"When you have a system that is suffering in that manner, then there has to be a reconstruction of the whole system," he continues. "Thatís the problem. Young people are no longer the priority of the city. We are casualties, even though the cityís future is based on us."

Jann Jackson, executive director of local nonprofit Advocates for Children and Youth, agrees. "Oftentimes we make decisions about young people without involving them, even though they have to live with the consequences, not us," Jackson says. "If we want our young people to be able to inherit the responsibility for this society, we have to provide opportunities for their involvement and training.

"Adults need to realize," she continues, "that when young people are at the table, there are great ideas and sometimes better solutions."


"Whatís up, family?" Muhammad half sings, smiling, as he walks into a City Hall conference room one July morning for a youth development seminar. While Muhammad sometimes rails against City Hall, he realizes that these are the literal corridors of power, and if his trainees are to eventually seize their share of that power they need to know their way around. "Having the seminar at City Hall takes the young person out of the community and gets them thinking about their leadership on a broader scale," he says.

Thirty or so student leaders, most of them black, huddle around a conference-room table talking about the state of their own condition. They have come from as far as St. Timothyís School in Stevenson and as close by as Digital Harbor School in Federal Hill. But they have come for one reason: to attend the New Light Leadership Conferenceís summer leadership institute, during the course of which they will be going through many exercises together--including creating a community project that they may later take back to their communities. They have also come to use their voices.

Some of the young men and women wear baggy clothes, and a few young brothers at the head of the table wear cornrows. A few kids occasionally speak out of turn. And though Muhammad is sporting a suit this particular day, itís clear that heís still one of them, and they donít try to overstep their bounds with him. After all, they are his Guadalajarans, and he has used his knowledge of their city, their language, and their culture to show them that he is down for their cause.

As the discussions go on, the students complain about how politicians only seem to care about the blight in their neighborhoods during election years, and wonder why the government doesnít use more boarded-up houses for treatment centers. They wonder why older people donít encourage them more instead of writing them off, if what they really want is to see kids succeed. They wonder why older people donít seem to remember when they were growing up, and what it felt like to be treated that way. Yet they are hopeful.

"I feel as though our generation is going to succeed," says Nicole Harris, a junior at St. Timothyís School, who wears her braided hair in a perfect bun behind her head.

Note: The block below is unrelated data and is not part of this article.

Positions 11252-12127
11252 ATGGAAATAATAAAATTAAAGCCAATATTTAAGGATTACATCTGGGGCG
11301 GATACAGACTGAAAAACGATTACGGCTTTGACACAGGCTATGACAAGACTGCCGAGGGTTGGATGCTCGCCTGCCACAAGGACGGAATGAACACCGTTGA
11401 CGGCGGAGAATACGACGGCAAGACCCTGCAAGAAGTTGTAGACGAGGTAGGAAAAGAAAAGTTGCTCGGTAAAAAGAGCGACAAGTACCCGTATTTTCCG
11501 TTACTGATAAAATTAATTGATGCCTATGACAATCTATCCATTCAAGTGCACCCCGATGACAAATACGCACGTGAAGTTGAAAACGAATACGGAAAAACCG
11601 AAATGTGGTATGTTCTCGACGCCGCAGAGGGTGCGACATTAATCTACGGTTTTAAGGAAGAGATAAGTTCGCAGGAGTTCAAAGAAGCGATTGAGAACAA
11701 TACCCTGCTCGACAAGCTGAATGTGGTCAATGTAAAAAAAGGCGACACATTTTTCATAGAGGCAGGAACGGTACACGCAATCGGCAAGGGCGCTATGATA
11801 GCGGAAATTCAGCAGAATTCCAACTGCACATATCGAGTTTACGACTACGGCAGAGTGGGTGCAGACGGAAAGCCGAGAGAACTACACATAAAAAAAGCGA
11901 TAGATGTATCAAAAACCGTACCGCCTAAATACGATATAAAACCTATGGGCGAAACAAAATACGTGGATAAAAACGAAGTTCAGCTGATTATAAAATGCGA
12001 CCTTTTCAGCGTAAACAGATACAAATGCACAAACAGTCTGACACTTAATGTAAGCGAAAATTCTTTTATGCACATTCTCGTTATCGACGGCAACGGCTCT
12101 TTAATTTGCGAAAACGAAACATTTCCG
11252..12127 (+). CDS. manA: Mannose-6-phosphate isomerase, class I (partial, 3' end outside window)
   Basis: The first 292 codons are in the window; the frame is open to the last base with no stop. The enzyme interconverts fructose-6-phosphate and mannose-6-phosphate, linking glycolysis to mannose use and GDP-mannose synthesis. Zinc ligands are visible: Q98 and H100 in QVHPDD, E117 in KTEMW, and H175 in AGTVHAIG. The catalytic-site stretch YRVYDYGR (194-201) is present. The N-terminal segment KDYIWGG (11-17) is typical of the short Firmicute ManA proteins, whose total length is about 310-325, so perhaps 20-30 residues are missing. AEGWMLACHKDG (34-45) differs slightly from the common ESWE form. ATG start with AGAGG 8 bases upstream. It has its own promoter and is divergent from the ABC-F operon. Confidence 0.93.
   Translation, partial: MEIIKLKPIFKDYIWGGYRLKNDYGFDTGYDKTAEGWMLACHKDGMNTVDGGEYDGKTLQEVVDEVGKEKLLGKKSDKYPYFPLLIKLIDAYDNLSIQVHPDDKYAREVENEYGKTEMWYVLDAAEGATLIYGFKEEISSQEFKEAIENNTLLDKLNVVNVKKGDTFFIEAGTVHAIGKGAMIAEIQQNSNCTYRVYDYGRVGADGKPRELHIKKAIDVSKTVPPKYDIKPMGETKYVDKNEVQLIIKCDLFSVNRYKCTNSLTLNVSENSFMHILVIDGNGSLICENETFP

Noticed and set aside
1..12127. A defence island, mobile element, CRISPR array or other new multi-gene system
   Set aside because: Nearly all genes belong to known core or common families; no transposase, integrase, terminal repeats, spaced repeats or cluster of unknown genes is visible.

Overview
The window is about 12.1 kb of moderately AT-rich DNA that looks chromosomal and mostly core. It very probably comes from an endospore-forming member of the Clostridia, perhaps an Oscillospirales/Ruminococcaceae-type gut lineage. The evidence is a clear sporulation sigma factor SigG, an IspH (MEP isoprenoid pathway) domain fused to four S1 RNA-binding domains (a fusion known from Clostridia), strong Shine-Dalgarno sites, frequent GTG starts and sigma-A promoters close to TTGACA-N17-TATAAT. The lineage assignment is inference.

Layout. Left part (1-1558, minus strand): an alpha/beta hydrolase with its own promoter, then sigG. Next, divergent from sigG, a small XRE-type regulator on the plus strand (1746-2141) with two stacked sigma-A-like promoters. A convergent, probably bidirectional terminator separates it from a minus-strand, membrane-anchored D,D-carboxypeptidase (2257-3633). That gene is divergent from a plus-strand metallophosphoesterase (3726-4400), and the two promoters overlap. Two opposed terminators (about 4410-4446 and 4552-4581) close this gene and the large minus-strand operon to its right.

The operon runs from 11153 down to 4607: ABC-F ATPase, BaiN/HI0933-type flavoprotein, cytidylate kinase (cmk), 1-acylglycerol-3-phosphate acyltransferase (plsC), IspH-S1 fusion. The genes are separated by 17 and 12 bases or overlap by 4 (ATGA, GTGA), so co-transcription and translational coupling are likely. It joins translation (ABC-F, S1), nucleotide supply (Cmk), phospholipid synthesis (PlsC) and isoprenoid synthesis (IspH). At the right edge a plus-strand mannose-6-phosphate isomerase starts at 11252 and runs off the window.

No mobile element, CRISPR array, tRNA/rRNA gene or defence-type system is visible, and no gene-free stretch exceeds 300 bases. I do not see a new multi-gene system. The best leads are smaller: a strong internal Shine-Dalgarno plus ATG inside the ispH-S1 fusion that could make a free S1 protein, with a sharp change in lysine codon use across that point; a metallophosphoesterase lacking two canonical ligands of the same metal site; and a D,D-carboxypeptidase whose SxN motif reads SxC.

Harris tells the story of seeing a young black kid on a street corner trying to sell bottled water. Some drivers seemed to scoff at the boy, but, as Harris says she learned by talking to the boy, "he was just trying to raise money to go to Kings Dominion. Why is it whenever youth are trying to do something positive, they assume itís negative? There are a lot worse places he could be than that corner."

Muhammad interjects one of his habitual firecracker "Oh!"s like heís won the lottery: "Go ahead, sister, get into the discussion,"

"Weíre the people who are going to replace yíall once you die," says LaTonya Briggs, a recent Harbor City High School grad. "They stereotype us so much that we canít make a [true] statement on who we are.

"You think this generation doesnít care--thatís because weíre a reflection of you," says Waqia Austin, a senior at Forest Park High School, as if there was a baby boomer standing right in front of her. "What did you do that was so different?"

Things are arguably far worse for these young men and women, in many respects, than for their parents. And yet, says Tuesday Barnes, a sophomore at the Bryn Mawr School, "youth are better than their communities. [We] still get good grades."

"We donít have no voice," says Julian Scott, a sophomore at Eastern Technical High School. "We canít speak out, and when we do weíre shut down."

Muhammad smiles. Around this table he sees leaders of promise, leaders who will be able to join the Youth Empowerment Movement. During the course of the two weeks, he hopes to help them channel their frustration and anger into focused energy. Later during the session, they will break up into teams to learn how to build a community service project in their neighborhoods, write organizational budgets, and form business plans. They will also play leadership games and attend a computer lab to brush up on the latest technology. Ideally, once these students leave this seminar, they will be more aware of their own abilities and what their voices can do.

"Young people have to be awakened to their value and purpose, which is to be the generation of fulfillment," Muhammad says. "Once we wake up to this reality, then we can start the process of becoming change agents in our communities and in the city.

"Revolution begins in the mind," he says, echoing one of Farrakhanís quotes. "So we have to change the thinking of young people first in order to make any change in the streets."